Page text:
Which Firefox is right for you -- 9, 10, 11, 12 or UX?
The Firefox development merry-go-round has moved on again, with Firefox 10 Beta and Firefox 11 Aurora builds being joined by two separate versions of Firefox 12: Firefox 12 Nightly and Firefox 12 UX, the latter build representing the efforts of a team focussed on delivering improvements to the Firefox user interface.
Despite the lack of any major revamps, there’s enough new features and interface tweaks filtering through the various builds to make the next three planned versions worth looking out for. Get a head’s up on what’s coming and discover which build is best for your current needs with our updated guide to what the future holds in store for Firefox.
This is the latest stable release of Firefox, and as such is recommended for most users, although the number of interesting new features appearing in later builds coupled with the lack of new features in this latest release make it something more experienced and impatient users might be tempted to skip.
The most significant change Firefox 10 will bring to most users is its new assumption that most add-ons are compatible with an updated build unless the developer specifically says otherwise. This should lead to a more seamless update to new versions of Firefox, and full details of how the new system works can be read at this Mozilla Wiki article.
There’s also a change to the Launch bar, with the browser forward button disappearing from view.
Web developers will be particularly pleased with Firefox 10, thanks to a number of major new tools, all accessible from the Firefox > Web Developer menu. The most notable of these is an Inspect option that allows developers to visually inspect pages with the help of a Highlighter tool that makes checking a page’s CSS and HTML code that much easier. This feature was originally planned for Firefox 4, but since its postponement has been significantly overhauled.
Aurora is an “alpha” build of Firefox, which means it’s undergone minimum testing only. As such it’s not suitable for everyday use, which is why Firefox Aurora is installed as a separate build alongside the stable or beta build, allowing you to test its features without affecting your day-to-day browsing. Settings are shared between Firefox Aurora and your other build, however, so again caution should be exercised before installing it.
Version 11 doesn’t exhibit much in the way of major features -- a number slated for inclusion in Firefox 11 according to the Features/Release Tracking page aren’t present in this first alpha build. Those that are present include support for synchronizing Add-Ons in Firefox Sync, partial support for importing data (bookmarks, history and cookies at this early stage) from Google Chrome and two new tools for developers: a Style Editor for tweaking CSS settings on the fly, and a new 3D view (Tilt) for Page Inspector.
Firefox’s Nightly channel gives users access to code hot off the press, but while you’re looking at the latest bleeding-edge version of Firefox, you’re also venturing into uncharted waters because much of this new code has had no testing at all. Nightly builds update regularly, so once installed you’ll find your build updating on a much more frequent basis than other unstable releases.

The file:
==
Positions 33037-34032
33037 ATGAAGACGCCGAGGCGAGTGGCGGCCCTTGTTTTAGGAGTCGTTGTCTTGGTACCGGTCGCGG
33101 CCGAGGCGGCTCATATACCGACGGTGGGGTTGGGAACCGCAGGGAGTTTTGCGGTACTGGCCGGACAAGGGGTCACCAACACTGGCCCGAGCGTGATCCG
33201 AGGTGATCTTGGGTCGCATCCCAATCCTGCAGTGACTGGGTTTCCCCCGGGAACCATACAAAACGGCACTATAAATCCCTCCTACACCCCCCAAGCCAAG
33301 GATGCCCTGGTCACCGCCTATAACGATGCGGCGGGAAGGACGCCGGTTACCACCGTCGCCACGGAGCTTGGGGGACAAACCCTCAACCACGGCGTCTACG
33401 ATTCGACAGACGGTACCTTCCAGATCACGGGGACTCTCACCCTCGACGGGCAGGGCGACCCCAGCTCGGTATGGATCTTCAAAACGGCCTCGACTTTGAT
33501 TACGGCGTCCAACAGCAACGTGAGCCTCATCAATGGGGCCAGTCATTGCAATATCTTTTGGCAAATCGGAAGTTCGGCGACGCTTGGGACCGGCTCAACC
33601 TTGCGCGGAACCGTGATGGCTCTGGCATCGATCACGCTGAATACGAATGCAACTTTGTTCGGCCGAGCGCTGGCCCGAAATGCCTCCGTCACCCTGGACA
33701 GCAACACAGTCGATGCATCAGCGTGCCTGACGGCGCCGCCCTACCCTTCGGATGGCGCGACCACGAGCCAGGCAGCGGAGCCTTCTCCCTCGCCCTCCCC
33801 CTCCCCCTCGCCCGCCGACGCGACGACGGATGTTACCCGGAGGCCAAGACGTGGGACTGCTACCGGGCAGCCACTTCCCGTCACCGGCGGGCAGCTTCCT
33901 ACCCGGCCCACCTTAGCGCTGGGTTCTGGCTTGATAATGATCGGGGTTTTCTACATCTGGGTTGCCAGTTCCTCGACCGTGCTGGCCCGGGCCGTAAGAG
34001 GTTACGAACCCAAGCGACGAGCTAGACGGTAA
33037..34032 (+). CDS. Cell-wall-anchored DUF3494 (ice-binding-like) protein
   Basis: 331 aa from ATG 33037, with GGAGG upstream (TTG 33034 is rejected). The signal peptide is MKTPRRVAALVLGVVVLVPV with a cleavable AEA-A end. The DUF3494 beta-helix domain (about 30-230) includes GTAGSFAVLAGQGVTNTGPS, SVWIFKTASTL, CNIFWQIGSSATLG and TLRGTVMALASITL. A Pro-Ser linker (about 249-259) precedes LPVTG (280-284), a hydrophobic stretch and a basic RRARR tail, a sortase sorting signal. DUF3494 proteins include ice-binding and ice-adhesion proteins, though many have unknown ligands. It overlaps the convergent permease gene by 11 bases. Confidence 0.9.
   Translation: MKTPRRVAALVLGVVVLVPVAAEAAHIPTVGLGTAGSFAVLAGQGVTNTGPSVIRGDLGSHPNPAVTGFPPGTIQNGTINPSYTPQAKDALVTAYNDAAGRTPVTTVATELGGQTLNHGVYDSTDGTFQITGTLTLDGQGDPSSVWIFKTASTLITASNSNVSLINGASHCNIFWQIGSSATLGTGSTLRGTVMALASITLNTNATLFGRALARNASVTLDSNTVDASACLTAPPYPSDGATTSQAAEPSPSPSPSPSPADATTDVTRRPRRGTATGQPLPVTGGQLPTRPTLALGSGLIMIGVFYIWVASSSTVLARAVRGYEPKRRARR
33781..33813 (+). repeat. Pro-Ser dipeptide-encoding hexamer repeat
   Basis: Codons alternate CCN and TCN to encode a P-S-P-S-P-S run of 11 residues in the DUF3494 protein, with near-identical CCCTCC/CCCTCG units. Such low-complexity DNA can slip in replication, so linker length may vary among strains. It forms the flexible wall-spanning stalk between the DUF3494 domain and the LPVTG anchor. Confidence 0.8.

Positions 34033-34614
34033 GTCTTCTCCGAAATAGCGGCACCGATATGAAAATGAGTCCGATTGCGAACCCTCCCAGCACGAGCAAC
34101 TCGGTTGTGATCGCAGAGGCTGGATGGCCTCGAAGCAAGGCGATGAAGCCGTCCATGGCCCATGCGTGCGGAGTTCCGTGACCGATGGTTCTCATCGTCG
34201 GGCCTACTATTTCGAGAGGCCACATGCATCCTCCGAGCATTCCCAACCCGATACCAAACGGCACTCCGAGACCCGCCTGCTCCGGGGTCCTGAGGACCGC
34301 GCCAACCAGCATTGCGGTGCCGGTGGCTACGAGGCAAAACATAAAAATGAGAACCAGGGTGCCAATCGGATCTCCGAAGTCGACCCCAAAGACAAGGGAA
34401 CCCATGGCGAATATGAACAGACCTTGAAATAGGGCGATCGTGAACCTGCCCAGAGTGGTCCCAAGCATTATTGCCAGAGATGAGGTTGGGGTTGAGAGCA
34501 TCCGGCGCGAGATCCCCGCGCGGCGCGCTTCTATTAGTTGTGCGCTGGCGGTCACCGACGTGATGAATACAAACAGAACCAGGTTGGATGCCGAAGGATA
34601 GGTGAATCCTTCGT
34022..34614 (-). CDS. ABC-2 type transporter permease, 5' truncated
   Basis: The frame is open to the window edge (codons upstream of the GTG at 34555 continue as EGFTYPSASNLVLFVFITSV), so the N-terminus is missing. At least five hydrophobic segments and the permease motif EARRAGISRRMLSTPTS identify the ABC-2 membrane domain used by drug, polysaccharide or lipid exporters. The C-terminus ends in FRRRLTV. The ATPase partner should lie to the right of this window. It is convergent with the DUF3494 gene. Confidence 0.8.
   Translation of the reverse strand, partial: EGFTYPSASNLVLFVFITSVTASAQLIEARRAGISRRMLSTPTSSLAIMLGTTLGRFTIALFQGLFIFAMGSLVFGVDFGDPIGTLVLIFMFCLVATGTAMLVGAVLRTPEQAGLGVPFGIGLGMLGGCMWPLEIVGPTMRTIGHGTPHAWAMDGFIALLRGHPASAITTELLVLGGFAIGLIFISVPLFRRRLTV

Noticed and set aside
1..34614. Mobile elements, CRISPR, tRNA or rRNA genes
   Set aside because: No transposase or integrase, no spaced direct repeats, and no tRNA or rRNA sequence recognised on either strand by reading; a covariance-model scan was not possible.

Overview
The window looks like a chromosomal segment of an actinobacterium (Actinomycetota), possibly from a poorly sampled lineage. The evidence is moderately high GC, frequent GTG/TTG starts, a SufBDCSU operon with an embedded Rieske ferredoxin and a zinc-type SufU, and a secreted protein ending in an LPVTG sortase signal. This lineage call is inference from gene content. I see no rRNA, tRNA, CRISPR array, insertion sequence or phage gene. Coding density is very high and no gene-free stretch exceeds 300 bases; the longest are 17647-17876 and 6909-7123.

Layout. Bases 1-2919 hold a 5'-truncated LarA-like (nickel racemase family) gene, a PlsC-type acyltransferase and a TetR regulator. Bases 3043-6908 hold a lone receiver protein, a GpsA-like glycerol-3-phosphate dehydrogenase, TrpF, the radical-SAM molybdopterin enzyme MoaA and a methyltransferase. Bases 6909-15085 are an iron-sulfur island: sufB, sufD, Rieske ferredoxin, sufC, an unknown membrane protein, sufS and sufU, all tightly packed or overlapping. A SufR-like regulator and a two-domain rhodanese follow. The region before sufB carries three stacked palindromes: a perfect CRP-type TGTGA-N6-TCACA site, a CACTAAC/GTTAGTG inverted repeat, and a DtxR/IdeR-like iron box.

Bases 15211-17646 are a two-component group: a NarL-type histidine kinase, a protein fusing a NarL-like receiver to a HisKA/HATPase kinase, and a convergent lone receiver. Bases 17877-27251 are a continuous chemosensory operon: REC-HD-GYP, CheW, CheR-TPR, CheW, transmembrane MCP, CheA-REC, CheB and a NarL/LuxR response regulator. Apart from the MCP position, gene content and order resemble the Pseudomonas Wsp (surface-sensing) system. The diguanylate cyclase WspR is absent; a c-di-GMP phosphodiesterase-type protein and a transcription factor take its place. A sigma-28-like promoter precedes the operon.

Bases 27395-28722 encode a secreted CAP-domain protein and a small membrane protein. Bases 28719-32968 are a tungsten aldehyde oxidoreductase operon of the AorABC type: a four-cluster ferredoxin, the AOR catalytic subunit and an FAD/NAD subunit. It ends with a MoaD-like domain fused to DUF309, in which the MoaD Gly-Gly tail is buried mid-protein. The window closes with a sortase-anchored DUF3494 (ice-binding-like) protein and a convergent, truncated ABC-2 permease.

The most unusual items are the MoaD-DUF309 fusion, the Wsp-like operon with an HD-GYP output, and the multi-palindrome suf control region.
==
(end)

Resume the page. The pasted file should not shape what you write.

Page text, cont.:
At the time of writing, Firefox Nightly exhibits no new features above and beyond that of Aurora - but there are some interesting developments in the pipeline, as revealed on the Features/Release Tracking page of the Mozilla Wiki.
These include a number of features ported across from the UX build (see below), including an integrated download manager instead of a separate pop-up window, plus full integration of Web Apps into the desktop. Also slated is renewed support for inline autocomplete, a feature ditched from version 4.
Nightly is also available as a 64-bit build for compatible versions of Windows and Linux.
We’d recommend all but developers and serious, knowledgeable enthusiasts avoid the Nightly builds of Firefox.
Introduced in our last update, Firefox UX (also available as a dedicated 64-bit build for Windows and Linux) provides a parallel Nightly build of Firefox that concentrates on developing a new interface for Firefox. Some of the features previewed here have finally made the transition to the Aurora channel, meaning they will soon appear in the version of Firefox most people have installed on their machines.
Other changes remain exclusive to UX for now, including the integrated download manager widget that appears in the top right-hand corner of the window, a rather rudimentary looking New Tab page, and some other more minor tweaks like the removal of Address and Search bars when running a Web App such as twitter.com via its own button.
For an idea of what else UX may see appearing in the near future, check out this Mozilla UX presentation from August.
Which version of Firefox should you try? Stick to the most stable version you feel comfortable with, although there are a number of new features filtering through versions 10, 11 and 12 to tempt even the most casual user into taking a sneak peek into the future and install a less stable build. And despite the lack of new features in version 12 of Firefox UX, if you’ve not yet previewed some of the changes to the Firefox user interface being developed, it still represents a tantalising glimpse into the future.
Back up if you plan to try out Beta or Aurora builds of Firefox. And If you do decide to give the Nightly or UX builds a try, consider using a non-critical machine or virtual setup (try VirtualBox) instead of your main computer, just in case…